Successful eBusiness Project Management
by Michael Curry

Nothing is more perilous than shepherding a technology project to completion. The journey is a never-ending adventure where each day brings unforeseen challenges that threaten to derail the timeline, bloat the budget or divert the focus of your lead engineer. The fact that most technology projects do not end up delivering what they promised, are over budget or late should be motivation enough for any small business to carefully consider how the project will be managed before committing their hard-earned cash. 

"The secret to successful project management at any level of business is building 'windows' early, and then continually peering into these windows to check the progress and look for problems."

Business owners who assume they have no stake in the project other than writing the checks are inviting trouble. The technology requested, designed and delivered is never exactly what is needed in the end. Therefore, those needs are either identified early in a project, when they are cheaper to incorporate, or later in a project, when they are more expensive. 

The secret to successful project management at any level of business is building “windows” early, and then continually peering into these windows to check the progress and look for problems. How detailed a “window” you use as your vantage point to evaluate the progress of a project depends on your comfort level with the technology, and how close you are to the eBusiness team.

The best way to monitor the progress of an eBusiness system under development is by interacting with it the way the final end-users should. For example, suppose you are deploying a new website portal for customers to login, place orders, view their account and track shipments. The project should begin by identifying typical scenarios that would happen using this website. One might involve a customer buying several items; another might be checking on the shipment progress; and another might be looking at past order history. If you are paying for this eBusiness system or are going to be the person stuck supporting it once fielded, you have a duty to validate that the scenarios important to your business are incorporated in the system. 

From these scenarios, which the business should identify to the technical team, the individual requirements of a system are defined. The best way to thoroughly test for completeness once the project is under development is to place an order, track a shipment and see for yourself whether it works the way you expect. I try to always walk the stakeholders and a sampling of end-users through common usage scenarios early in the project to look for surprises.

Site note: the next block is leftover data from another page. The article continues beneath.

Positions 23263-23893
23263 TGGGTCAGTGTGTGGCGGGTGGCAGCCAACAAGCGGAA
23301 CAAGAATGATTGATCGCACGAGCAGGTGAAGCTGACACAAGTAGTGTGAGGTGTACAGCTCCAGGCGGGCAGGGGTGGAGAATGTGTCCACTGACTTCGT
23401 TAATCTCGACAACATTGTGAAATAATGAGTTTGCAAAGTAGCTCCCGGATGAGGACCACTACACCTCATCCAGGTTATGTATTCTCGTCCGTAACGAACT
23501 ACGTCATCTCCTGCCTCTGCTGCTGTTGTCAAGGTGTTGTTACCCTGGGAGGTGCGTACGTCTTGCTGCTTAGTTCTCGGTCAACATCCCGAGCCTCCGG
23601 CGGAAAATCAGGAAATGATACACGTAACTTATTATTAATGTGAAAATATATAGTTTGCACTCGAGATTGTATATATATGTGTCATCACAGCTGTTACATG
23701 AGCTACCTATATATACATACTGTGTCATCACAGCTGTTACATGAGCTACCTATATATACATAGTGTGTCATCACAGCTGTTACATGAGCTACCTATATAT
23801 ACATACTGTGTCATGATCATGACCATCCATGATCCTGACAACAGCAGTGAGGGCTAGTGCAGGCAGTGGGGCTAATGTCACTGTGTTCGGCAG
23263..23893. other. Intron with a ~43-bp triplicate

Once underway, new requirements often spring up like weeds along the path to completion. In our example website portal, let’s say you saw the first test version of the website and demonstrated it to a key customer. He remarked that having to create an account before being able to use the site was confusing, and it could be better to wait and create the account after making the purchase.  Great idea!  But avoid adding this newly discovered feature to the project just yet. This is called scope creep, and it is a chief contributor to project failure.

The better way to handle new requirements is to identify them and keep a “wish list” for later in the project. My clients often break their projects up into different phases, and as new requirements come up we design Phase Two, Three and so on. Software is very fluid, and, unlike a house, if you forget something in the foundation, you do not have to tear the entire thing apart to add a new feature later on. Instead, it is often easier for the team to add new features after they finish the original project. 

In summary, in managing an eBusiness project, realize each person has vantage points that may differ from others. Ideally, the business owner should work with the system hands-on to see if it performs as expected.  Other important considerations are as follows: 
  1. Identify the primary eBusiness system requirements through common-usage scenarios;
  2. Agree on a budget, responsibilities and a timeline with your eBusiness team;
  3. Verify the eBusiness system satisfies the usage scenarios at specific milestones along the project;
  4. Avoid scope creep! Identify additional needs and save them for successive phases.

TestimonialOur history with Michael Curry goes back to the start of our business and a small IT project we commissioned his help in completing. We have grown into a national company and we continue to rely on Michael for technology initiatives, process innovation and integrating complex IT solutions. I would strongly recommend him to any business looking for highly professional and cost effective services.

Jeff Blackburn, CEO
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Michael's strongest strength is that he tells us what he will do, then he does what he says. I would gladly recommend him to any other business considering a website.

Stein Swenson, Founder Maverix Golf Tour